Many would-be DJs aren't sure whether to learn to mix with vinyl turntables or CD players. There is no 'right' answer and the choice will depend on you, but we can go through some pros and cons.
Turntables are usually cheaper to buy than equivalent DJ CD players, but that isn't the whole story. 12" vinyl singles are significantly more expensive than CD singles, so the cost advantage is quickly lost if you will buy new vinyl every week. Most dance music fans will already have plenty of CDs to mix, but if you already have a collection of vinyl it would make sense to use that. If you're clever it's possible to buy cheap vinyl records from thrift stores and other DJs, but they're unlikely to be the latest tunes.
Perhaps the biggest advantage of mixing on vinyl is the amount of control and feel you get. A good turntable and slipmat will slip smoothly while you hold a cue point, but get up to speed almost instantly. Unless you buy a top of the range Denon or Pioneer CDJ deck with a 'virtual turntable' controller, you're not going to get any tactile feel with a CD player and will need to rely far more on mentally translating what you hear into adjustments to the jog wheel. This is particularly important for hip-hop DJs who use turntablist techniques like beat-juggling or scratching.
If you learn to mix with vinyl, you'll be able to mix on any turntables in any club in the world. Turntables all have similar controls and if you can work one you can work them all. DJ CD decks often have menus and specific controls that can make them hard to operate. Most clubs use Pioneer CDJ 1000 or CDJ 2000 decks, but many don't so unless you travel with your own decks there's no guarantee that you'll know how to work their CD players. In addition, many DJs believe that the fundamental skills of DJing are best learnt with vinyl. You have to learn to control the record yourself and beatmatch without assistance from BPM counters, pitchshift controls and the like.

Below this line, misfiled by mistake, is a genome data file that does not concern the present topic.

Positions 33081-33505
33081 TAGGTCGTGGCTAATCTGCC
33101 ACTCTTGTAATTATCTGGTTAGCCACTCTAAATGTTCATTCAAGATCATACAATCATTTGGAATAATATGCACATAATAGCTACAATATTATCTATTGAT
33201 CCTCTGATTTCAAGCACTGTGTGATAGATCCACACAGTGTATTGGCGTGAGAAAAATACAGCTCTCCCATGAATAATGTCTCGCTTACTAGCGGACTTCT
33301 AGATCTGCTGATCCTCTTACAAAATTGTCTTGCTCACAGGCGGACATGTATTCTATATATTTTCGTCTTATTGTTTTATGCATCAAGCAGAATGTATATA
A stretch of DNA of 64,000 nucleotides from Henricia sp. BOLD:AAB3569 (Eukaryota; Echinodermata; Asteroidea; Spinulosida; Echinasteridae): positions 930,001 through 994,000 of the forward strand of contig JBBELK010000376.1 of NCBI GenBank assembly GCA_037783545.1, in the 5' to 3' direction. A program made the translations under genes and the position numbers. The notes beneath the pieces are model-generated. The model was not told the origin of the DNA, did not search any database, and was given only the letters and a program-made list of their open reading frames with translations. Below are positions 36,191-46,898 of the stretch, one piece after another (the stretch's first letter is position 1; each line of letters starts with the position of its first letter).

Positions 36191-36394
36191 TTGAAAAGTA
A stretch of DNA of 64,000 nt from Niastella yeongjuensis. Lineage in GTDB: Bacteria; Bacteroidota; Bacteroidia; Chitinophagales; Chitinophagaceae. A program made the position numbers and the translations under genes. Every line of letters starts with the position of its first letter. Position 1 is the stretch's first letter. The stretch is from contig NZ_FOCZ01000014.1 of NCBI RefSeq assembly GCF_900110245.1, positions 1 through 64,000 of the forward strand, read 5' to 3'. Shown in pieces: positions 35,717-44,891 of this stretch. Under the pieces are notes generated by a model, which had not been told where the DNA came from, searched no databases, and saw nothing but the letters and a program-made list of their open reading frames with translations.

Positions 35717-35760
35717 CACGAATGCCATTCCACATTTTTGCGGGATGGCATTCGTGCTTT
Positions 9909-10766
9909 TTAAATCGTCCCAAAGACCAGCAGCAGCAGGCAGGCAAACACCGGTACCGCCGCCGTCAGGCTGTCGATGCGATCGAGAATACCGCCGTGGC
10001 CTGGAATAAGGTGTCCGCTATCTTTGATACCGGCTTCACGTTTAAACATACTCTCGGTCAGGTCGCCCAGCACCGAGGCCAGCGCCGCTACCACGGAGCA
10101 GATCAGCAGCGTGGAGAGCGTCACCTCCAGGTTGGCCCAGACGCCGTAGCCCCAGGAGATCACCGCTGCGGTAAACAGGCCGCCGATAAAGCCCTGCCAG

Access to Music
It used to be the case that dance music would come out on vinyl long before it came out on CD. Today, it is very much the opposite - it is generally far easier to get new unreleased tunes on CDR or 320 MP3 than on vinyl. A CDR is a fraction of the cost of a dubplate or a white label 12", making it far cheaper to get access to the latest cuts. CDs of course weigh much less than vinyl, so you can carry much more music in your DJ bag. If you mainly mix old-school music you're unlikely to find much on CD, so unless you've got good reason you're probably better off using vinyl. The crates are still full of vinyl records and dubbing a large collection onto CDR can be a huge amount of work.
There's just something cool about vinyl, something that says "I'm a proper DJ" when you rock up with a big box of white labels. This perception is starting to change a little, but it's still the case that lots of people respect DJs who use vinyl. On the other hand, little beats the cool factor of having the very latest tunes before they're released, so unless you're a superstar or are willing to shell out for dubplate cutting you're likely to have a fresher bag of tunes if you mix on CD
Hopefully you will now have a better idea of which format would suit you better. It is very much a personal choice and as much a matter of what feels right as anything else. If you know other DJs or live near a good DJ equipment store, try both out for size and see which one you like. Whatever you choose, the most important thing is to be comfortable and confident with your equipment.